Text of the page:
I'm looking for a wet-etchant to remove aluminum oxide created by anodizing, but not etch the unoxidized metal (with greater than 10:1 selectivity)

I know about chromium(IV) oxide and fluorine-based etchants, but those are problematic for safety and disposal. Are there other etchants? It can be an acid or a base.

  • $\begingroup$ Did you actually manage to pull this off? Because etching isn't as hard as preventing a new layer of oxide forming in seconds in air... You'd basically have to work under an inert gas atmosphere, whatever is that you're trying to do thereafter. A more typical approach is to nickel coat the Al sae.org/publications/technical-papers/content/880446 $\endgroup$
    – Fizz
    Feb 6 '21 at 9:15
  • $\begingroup$ Fizz - no, I have not. Closest thing I found was zincating, but of course that does not satisfy the other constraints (no etch of other metals.) The problem is the raw material comes with an oxide. $\endgroup$
    – Richold
    Feb 6 '21 at 18:49

In Fabrication of Microstructures by Wet Etching of Anodic Aluminum Oxide Substrates Chem. Mater. 2005, 17, 4049-4052,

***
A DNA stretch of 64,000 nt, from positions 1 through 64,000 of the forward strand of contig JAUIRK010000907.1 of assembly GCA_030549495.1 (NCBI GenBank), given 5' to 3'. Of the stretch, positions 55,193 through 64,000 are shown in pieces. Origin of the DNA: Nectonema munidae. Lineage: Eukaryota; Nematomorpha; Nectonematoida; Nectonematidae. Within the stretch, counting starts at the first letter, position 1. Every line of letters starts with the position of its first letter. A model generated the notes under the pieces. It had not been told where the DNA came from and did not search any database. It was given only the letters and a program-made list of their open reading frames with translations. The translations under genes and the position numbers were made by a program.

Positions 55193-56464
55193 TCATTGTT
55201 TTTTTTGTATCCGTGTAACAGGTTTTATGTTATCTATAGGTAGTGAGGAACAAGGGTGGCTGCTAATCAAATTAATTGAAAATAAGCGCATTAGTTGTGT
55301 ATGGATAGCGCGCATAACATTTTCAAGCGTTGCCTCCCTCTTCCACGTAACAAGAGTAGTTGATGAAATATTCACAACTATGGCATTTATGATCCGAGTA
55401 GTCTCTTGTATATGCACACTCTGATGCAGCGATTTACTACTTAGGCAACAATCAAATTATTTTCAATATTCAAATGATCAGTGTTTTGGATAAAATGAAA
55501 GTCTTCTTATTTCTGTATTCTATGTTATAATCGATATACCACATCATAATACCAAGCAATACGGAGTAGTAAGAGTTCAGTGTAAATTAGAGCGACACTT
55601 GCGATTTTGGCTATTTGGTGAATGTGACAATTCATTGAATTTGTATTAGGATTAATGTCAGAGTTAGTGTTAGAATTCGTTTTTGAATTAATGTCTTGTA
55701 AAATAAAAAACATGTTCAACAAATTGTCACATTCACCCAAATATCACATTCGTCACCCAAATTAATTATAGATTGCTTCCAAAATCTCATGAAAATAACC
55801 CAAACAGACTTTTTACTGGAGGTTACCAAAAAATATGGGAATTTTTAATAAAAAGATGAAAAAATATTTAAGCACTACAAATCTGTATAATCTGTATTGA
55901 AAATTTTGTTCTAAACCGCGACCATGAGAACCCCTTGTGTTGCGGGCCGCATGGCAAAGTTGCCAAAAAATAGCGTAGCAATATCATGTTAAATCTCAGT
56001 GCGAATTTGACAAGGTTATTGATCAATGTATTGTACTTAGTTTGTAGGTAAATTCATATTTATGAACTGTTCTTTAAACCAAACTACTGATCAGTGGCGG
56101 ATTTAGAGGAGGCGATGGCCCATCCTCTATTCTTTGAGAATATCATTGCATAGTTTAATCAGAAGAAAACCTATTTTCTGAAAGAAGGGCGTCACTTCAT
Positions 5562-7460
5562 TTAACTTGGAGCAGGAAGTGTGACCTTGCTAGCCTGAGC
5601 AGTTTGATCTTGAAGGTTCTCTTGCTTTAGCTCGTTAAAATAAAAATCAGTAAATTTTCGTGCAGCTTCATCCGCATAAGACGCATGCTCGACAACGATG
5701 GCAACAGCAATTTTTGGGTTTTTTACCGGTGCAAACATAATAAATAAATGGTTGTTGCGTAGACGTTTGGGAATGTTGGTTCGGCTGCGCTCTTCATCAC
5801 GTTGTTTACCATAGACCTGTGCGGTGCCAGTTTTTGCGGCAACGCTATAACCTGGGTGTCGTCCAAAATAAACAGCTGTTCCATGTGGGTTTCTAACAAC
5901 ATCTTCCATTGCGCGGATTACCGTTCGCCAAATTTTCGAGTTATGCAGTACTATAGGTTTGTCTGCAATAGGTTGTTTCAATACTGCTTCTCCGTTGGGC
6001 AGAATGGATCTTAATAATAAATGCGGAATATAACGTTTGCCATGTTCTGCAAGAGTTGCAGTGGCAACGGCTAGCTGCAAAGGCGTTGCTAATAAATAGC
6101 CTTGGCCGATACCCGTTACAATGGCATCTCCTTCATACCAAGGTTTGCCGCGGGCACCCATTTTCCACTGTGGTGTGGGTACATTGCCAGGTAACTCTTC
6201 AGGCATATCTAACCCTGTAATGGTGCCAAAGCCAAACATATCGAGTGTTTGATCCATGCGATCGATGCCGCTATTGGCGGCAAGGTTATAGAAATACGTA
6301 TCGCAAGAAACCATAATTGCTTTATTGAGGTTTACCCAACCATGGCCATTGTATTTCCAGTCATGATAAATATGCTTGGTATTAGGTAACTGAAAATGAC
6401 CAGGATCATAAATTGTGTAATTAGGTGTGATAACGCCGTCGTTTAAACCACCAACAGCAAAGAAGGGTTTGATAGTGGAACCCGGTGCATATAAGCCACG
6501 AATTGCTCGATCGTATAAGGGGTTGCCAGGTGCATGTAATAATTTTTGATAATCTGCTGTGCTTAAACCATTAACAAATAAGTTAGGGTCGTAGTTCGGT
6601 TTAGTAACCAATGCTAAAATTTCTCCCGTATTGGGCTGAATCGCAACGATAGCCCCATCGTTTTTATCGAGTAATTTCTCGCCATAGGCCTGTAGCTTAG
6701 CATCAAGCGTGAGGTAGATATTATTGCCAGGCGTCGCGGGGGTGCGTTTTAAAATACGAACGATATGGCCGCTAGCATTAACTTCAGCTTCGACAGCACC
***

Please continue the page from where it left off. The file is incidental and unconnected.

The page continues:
5% phosphoric acid is used and is selective relative to aluminum, but you need to check how it would do with respect to the other metals you mention

Finally, the AAO substrate was wet-etched in a 5 wt % H3PO4 solution at 20 °C for 8 h


Alumina can be dissolved in sodium carbonate. But it would expose the bare metal to aerobic corrosion.

  • $\begingroup$ While I do not agree that it does not attempt to answer the question, at the moment this reads more like a comment than an actual answer - could you elaborate a little more, perhaps include a link to a general procedure or outline it. $\endgroup$ Apr 13 '16 at 5:16

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